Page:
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Macdonald family papers

Call Number: MS 950
Scope and Contents

The Macdonald Family Papers consist of both the personal papers of the families of Dr. James Macdonald and his wife Eliza Harris Miller Macdonald, and the papers of the family business, the Sanford Hall Institution, a private mental hospital. James Allen Macdonald, one of six children of James and Eliza Macdonald, was an early student in the Sheffield Scientific School of Yale University.

James Macdonald's father, Dr. Archibald Macdonald, had come to the American colonies from Scotland while still a child and had served in the British army as a surgeon during the Revolutionary War. Eliza Harris Miller Macdonald (b. 1814) was from an old New York family.

James Macdonald (b. 1803), like his father, became a physician. He graduated from the College of Physicians and Surgeons in New York in 1824. In the years following he specialized in the care of individuals with mental disorders. In 1831 with a commission from the Governors of the New York Hospital he traveled extensively in Europe, visiting continental mental institutions and noting their improvements in the care and treatment of their patients. On his return he was appointed resident physician and superintendent of Bloomingdale Asylum in New York. He remained with this institution until the late 1830s when, with his brother Allan, Macdonald became proprietor of a private mental institution on Murray Hill in New York City. In 1844 James and Allan purchased the richly appointed private residence of Nathan Sanford in Flushing, New York, and in 1845 transferred their patients to the new Sanford Hall Institution. James served as the resident physician and Allan tended to the financial and administrative matters.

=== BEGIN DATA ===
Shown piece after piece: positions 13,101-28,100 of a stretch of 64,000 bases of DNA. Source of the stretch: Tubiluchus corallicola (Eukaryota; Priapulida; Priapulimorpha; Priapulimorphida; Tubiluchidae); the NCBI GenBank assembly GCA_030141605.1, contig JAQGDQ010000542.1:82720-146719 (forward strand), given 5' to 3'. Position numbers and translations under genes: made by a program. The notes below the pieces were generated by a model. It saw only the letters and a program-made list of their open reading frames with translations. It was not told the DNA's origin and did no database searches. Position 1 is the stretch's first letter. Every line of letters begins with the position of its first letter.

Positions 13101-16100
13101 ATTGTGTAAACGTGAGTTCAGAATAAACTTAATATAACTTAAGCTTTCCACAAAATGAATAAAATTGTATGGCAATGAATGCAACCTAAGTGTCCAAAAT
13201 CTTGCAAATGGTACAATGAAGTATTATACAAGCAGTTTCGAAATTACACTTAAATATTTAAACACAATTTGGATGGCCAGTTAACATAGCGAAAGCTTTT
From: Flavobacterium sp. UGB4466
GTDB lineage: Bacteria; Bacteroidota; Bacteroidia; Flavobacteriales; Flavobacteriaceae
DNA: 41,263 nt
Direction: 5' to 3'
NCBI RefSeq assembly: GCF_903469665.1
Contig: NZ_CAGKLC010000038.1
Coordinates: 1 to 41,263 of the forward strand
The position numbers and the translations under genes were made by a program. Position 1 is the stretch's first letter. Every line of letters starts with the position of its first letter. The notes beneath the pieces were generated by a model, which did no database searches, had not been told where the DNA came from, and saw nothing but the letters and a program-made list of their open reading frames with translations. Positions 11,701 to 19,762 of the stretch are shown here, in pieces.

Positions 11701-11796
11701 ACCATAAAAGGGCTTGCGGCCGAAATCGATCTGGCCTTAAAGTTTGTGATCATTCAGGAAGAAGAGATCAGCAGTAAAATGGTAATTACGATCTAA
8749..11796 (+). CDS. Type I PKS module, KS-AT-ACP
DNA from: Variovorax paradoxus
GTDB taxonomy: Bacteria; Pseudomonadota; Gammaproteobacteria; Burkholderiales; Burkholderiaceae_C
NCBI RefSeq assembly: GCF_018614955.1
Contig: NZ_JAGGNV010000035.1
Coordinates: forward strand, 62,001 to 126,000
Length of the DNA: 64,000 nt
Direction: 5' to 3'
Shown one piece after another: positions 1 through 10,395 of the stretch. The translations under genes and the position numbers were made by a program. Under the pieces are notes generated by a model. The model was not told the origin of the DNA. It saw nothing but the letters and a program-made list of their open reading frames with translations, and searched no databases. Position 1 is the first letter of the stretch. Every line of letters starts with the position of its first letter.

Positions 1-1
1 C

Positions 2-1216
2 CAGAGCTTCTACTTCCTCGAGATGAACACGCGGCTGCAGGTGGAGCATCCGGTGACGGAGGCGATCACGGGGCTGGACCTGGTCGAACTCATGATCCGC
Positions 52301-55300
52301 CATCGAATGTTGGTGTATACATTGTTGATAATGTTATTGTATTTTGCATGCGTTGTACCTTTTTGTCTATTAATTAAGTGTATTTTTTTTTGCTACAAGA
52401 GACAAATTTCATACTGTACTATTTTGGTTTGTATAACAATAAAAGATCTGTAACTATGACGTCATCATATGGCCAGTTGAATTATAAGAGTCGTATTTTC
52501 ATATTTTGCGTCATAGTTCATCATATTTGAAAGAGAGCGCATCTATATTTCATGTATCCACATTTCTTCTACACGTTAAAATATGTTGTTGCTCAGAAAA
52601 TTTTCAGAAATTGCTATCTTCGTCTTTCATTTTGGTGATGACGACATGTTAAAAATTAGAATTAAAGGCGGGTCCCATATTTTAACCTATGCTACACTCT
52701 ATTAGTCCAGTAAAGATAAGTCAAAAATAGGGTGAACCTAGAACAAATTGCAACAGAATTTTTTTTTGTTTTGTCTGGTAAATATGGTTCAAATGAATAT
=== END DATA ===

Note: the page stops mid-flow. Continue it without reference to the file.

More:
When Dr. James Macdonald died suddenly in 1849 he left the management of the Sanford Hall Institution to his wife and brother. Eliza Harris Miller Macdonald served as administratix of her husband's estate, and some of the papers in the Macdonald Family Papers are records kept by Eliza during the more than seven years of estate settlement proceedings.

Sanford Hall remained a family business. From 1849 until 1854 Dr. Henry W. Bue1 had served as resident physician, but when he left to become proprietor of Spring Hill Private Asylum in Litchfield, Connecticut, Eliza's son-in-law Dr. J. Whitney Barstow, husband of Flora Macdonald, took his place. He continued as resident physician until at least 1876. In 1887 Sanford Hall was incorporated and some of Eliza's children became stockholders. James Allen Macdonald, though trained in assaying and mining, became the president of the corporation and his sister Eliza became the secretary. The family business prospered, and Eliza Harris Miller Macdonald spent many of her later years in travel with her daughters in Europe and the United States. She died in 1890, but the family's interest in the Sanford Hall Institution continued into the twentieth century.